|My Story: A Faith Journey|
by Jacque Keith D.
For so long, I thought I didn't have a story, or if I did, it wasn't worth telling and no one would want to hear it. I do have a story, and it is a story worth telling. My story begins at birth in 1963. On the day I was born, in the small conservative town of Holbrook, Arizona, the KKK heard a white child was born to a black mother and they were furious. The Klan circled the hospital and plotted to kill my mother and I, but with my grandmother's help, we were smuggled to the Greyhound station and soon on our way to Los Angeles. Grandmother said I was so small I fit inside her purse and she used an eyedropper to feed me formula. My mother's own life of entertaining and drug addiction made her an unsuitable mother so she gave me to my grandmother because she didn't want me.
I don't know who my father is, if he exists, or what his name is since I was named after a great Black American, W. E. B. DuBois. I really wish my father could have known me. When I was three years old I contracted T. B. Meningitis which caused Cerebral Palsy. My life has been a long series of recurrent hospital visits which includes a total of seven operations. Some I remember and some I don't.
My mother died when I was about ten years old. In a strange way, even though I didn't really know her, it felt like she abandoned me twice. During those early years I remember seeing her only once when I was six years old. She gave me a dollar bill that I couldn't figure how I would get it into my piggy bank! I only remember seeing her once, but once was enough to remember that she was beautiful. But as it often is in the case of memories, they just seem to slip away like the wind. When I was fifteen I could see her face as clearly as that day, but today I can barely see or remember her at all. I was not allowed to go to her funeral and it was not until I was twenty-five that I found her grave, and said, "Good-bye." I was my mothers son, I'm still her child today. Do you think she smiles at me, When I go out to play? We never said hello, I did not say good-bye. I was barely ten when My mother left to die. I was my mother's son, I'm still her child today. I was barely ten when, My mother went away.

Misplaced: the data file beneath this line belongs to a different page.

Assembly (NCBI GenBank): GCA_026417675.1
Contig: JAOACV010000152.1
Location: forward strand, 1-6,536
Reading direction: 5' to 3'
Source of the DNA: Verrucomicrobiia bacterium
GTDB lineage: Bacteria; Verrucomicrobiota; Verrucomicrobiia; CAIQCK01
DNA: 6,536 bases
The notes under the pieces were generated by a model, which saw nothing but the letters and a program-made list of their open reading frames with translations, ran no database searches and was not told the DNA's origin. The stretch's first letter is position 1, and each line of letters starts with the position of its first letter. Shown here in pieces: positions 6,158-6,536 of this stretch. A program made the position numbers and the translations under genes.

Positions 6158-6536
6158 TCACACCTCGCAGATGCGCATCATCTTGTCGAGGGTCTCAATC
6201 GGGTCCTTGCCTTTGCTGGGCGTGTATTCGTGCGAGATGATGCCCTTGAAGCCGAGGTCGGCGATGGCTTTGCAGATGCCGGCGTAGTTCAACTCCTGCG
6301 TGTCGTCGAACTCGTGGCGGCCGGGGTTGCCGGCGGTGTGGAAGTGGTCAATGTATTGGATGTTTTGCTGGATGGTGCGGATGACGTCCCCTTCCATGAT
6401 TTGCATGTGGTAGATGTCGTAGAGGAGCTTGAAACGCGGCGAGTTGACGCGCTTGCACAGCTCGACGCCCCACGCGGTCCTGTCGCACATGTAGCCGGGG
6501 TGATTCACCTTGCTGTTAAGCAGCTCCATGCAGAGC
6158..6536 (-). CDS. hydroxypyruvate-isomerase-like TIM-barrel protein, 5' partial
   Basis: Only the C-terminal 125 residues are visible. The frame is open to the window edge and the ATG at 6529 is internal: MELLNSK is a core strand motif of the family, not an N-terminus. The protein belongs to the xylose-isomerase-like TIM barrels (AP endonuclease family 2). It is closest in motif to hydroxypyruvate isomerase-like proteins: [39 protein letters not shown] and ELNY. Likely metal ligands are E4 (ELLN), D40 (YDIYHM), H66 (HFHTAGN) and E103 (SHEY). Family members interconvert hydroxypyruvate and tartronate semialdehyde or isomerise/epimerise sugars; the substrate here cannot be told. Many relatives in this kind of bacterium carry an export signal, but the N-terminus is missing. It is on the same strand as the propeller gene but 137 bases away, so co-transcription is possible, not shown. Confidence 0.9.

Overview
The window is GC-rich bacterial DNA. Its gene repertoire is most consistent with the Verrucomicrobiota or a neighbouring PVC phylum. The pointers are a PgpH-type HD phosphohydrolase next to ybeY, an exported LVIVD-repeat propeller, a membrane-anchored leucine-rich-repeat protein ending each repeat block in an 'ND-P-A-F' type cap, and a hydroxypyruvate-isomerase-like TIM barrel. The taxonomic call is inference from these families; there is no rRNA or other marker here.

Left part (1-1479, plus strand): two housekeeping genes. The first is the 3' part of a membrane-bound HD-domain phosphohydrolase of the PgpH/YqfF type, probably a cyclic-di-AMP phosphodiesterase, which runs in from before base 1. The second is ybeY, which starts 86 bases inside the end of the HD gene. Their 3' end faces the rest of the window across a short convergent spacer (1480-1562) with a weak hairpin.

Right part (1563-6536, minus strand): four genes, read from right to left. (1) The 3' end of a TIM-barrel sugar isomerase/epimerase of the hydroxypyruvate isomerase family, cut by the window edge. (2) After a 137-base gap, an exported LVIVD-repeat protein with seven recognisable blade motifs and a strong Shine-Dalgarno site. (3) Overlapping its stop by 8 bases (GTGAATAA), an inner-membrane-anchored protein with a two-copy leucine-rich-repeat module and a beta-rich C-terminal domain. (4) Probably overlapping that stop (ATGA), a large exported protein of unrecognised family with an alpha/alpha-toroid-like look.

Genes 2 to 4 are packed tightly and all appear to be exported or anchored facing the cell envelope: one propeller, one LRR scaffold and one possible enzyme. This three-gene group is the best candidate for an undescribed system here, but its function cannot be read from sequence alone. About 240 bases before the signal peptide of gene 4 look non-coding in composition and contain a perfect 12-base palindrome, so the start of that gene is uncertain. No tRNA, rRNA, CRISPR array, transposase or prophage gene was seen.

Living with my Grandmother and her boyfriend Eddie was not easy. Fridays were the worst. Eddie(who I had to call Grandfather) would come home after drinking and gambling, and would holler at my grandmother and me for hours. The rare times he said he loved me were always said with the aroma of alcohol. Some nights after his yelling he'd throw wads of cash in my room. Somehow money on my bedroom floor was to make up for the abuse I took from him. In 1982, the night I graduate from High School, he drove us all there drunk. God, how I hated him!
As a young boy I had no desire to play baseball, hoops or read the sports books. I preferred picking flowers, playing Barbie, and reading romance novels. The other boys didn't seem to like me but I did not have the language to name what it was I felt. In Junior High School, I was sure the word "fag" did not apply to me. I was a Christian, how could it! "Maybe this is a phase," I told myself. "Maybe this too shall pass." I lost myself in school, church or anything to keep me from facing the fact that I was gay.
After high school, I became a local preacher in my small Free Methodist Church in South Central Los Angeles. Even so, my college years brought thoughts of suicide. Mostly though, I just ran and hid from myself "Oh, my God, I am gay!" In my mid-twenties, I began to share these feelings with some of my friends. I heard a lot from these friends about "loving the sinner without loving the sin." I was told that my identity was a lie and that God wanted me to accept His heterosexual identity. I loved God. I was a Christian. I wanted to change but could not. "I am gay!" At that time I was working at a private Christian university. Within five months of getting my job, I was fired for being part of an ex-gay ministry "My God, why have you forgotten me!?!"
I was angry. Angry at my university, and so angry at God that I decided if I was fired for being a fag then I was going to be the best fag I could, and I set out to live a promiscuous life that included drugs. I closed my Bible and in my rage said: "I'll get you God!" In time I had to do what people do when the money runs out. I filed what might be called a Spiritual Chapter Eleven. I was broken, spiritually and over time I began making my peace with God. Today I belong to Evangelicals Concerned, a group of people who seek to bring together spirituality and sexuality. Today, I believe these two words are complimentary. God created me in God's own image. God cares and accepts me for who I am without question. My sexuality is a gift from God and I am proud to be one of God's gay children. A special thanks to Keith for sharing his important story with us. Keith is a member of EC Pasadena.